When I was secretary of state, the department began reviewing an application to build a pipeline that would bring Canadian oil sands crude across the border, run more than a thousand miles through the American heartland, and terminate in Nebraska — Keystone XL.As the secretary who initiated the review, I refrained from commenting on the pipeline after I left the federal government. I didn’t want to get ahead of President Obama while the process was still underway — because the decision was and is his to make.Since the application was filed, the effects of climate change have grown more acute. More than 8 million acres have burned in the United States so far this wildfire season. California is in the fourth year of a historic drought scientists say has been made worse by climate change. More severe storms and extreme heat waves have wreaked havoc around the world.I have come to feel I can’t stay silent on an issue that matters so much to so many. Though I wanted to give the president space to make a decision, the process has taken far longer than I expected. I want the American people to know where I stand. That’s why I am making it clear:I am opposed to the construction of the Keystone XL pipeline.Read more >>>>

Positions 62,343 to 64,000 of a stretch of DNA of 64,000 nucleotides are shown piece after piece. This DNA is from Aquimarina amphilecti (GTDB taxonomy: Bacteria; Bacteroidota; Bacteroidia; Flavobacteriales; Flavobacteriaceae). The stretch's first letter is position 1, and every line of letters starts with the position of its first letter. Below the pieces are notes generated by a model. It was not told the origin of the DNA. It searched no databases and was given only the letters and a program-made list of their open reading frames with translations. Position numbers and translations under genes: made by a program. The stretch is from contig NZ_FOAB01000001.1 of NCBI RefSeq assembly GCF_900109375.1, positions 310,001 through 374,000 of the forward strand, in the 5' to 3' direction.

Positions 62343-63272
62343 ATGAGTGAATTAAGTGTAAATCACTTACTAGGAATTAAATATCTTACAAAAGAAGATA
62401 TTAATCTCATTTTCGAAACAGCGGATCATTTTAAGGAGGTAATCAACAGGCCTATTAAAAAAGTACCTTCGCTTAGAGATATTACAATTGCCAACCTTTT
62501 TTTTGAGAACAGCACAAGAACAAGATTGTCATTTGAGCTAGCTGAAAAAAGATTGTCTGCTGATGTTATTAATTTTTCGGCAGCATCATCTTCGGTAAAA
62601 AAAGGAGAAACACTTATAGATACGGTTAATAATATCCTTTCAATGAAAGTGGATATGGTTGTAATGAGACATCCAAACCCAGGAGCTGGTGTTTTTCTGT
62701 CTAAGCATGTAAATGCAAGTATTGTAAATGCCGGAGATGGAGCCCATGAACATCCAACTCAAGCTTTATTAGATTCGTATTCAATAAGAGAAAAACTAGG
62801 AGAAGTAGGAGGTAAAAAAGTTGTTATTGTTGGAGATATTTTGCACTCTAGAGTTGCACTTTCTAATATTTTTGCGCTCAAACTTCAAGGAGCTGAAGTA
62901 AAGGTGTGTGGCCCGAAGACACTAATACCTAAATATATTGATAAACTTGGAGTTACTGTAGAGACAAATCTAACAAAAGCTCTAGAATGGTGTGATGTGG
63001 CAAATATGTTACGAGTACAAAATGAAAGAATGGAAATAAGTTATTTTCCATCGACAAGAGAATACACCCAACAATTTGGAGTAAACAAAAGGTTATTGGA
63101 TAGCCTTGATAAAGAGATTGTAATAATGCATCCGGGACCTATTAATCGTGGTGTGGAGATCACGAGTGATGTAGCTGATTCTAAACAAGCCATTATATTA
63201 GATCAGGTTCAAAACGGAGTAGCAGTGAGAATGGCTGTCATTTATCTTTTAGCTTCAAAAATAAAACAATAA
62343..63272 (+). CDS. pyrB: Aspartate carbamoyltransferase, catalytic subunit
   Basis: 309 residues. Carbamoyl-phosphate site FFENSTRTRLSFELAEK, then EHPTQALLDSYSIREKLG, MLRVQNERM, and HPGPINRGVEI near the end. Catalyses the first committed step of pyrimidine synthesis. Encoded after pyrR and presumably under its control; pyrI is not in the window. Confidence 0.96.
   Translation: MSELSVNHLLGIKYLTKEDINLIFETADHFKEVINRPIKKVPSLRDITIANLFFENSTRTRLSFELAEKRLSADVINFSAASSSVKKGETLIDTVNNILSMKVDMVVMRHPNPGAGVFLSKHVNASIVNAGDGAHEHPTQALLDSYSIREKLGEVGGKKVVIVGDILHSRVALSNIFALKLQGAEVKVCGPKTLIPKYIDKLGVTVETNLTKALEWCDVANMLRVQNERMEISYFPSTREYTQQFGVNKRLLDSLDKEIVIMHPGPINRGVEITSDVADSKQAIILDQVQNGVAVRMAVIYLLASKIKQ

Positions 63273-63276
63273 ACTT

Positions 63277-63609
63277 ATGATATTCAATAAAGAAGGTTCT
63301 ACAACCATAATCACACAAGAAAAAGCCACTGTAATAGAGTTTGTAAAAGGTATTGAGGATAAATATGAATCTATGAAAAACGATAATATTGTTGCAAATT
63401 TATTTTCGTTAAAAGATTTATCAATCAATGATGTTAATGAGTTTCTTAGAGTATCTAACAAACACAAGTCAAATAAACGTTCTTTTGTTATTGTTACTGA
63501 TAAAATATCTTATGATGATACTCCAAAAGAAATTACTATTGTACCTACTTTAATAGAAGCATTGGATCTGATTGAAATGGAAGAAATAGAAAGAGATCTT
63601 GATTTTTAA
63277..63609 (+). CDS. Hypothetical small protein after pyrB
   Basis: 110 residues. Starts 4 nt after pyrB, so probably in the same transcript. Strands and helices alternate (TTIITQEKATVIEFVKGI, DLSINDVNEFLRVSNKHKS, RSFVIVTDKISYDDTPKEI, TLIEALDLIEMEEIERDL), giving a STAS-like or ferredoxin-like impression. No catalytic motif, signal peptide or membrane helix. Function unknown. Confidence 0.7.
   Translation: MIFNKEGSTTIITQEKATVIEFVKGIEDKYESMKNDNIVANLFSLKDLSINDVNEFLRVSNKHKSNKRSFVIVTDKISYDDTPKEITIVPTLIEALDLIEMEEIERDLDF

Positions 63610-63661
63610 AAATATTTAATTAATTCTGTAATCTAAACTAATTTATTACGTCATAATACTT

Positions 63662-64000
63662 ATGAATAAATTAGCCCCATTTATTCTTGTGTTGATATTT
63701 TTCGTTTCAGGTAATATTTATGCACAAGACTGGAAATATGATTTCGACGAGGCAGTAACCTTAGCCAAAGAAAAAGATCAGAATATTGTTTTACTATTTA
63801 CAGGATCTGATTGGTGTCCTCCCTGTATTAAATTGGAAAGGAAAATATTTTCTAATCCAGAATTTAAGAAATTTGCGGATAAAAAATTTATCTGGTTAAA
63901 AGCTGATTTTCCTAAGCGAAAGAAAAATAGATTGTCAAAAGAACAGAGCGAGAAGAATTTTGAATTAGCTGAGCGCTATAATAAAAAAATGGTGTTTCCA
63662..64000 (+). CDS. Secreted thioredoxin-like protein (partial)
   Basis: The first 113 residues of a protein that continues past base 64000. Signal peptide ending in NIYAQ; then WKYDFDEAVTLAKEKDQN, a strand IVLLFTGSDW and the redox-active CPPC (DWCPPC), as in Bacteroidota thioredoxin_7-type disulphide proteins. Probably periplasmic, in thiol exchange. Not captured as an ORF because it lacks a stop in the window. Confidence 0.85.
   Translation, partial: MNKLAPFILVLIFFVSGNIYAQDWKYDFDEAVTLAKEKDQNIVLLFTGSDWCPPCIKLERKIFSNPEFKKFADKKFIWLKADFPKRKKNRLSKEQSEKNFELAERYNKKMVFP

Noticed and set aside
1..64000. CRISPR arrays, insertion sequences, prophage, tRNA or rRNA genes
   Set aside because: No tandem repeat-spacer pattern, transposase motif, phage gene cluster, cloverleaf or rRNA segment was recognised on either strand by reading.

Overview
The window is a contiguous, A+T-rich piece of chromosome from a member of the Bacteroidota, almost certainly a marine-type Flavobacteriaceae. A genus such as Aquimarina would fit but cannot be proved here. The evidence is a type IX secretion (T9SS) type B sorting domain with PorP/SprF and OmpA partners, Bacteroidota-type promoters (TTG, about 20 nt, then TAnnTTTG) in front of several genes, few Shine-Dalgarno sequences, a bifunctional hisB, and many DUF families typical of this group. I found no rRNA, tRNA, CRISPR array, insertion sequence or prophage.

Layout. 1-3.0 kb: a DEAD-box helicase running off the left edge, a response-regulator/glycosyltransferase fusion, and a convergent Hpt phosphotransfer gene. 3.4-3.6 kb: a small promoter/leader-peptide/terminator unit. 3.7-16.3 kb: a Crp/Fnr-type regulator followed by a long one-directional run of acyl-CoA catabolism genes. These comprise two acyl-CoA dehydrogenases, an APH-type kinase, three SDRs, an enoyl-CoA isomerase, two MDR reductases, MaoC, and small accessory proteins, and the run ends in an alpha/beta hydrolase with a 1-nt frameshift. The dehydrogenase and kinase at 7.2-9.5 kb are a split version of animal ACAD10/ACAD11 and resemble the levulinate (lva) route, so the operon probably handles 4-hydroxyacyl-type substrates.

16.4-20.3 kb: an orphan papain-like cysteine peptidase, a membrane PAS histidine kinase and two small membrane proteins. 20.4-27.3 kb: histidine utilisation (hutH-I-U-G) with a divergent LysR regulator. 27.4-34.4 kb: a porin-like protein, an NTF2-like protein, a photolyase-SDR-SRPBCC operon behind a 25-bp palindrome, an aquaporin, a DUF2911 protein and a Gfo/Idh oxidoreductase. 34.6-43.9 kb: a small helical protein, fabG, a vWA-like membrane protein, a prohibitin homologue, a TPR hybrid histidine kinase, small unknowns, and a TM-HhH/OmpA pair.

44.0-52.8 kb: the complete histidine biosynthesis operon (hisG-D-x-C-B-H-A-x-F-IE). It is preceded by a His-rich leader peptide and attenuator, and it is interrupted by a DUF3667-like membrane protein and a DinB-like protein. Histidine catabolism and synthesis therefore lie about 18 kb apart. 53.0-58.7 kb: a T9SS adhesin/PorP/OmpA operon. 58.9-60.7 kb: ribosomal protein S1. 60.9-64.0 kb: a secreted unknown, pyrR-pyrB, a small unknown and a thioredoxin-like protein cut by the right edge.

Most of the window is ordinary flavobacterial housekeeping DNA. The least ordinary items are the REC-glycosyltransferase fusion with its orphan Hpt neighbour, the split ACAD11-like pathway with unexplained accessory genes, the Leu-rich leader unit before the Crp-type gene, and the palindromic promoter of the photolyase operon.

Wednesday, September 23, 2015
In Her Own Words: Why Hillary Clinton Opposes Keystone XL
Yesterday, as Pope Francis was touching down on U.S. tarmac for the first time, Hillary Clinton made clear a position she had withheld while waiting for the administration to make a move. Today she explains her stance on the Keystone XL pipeline.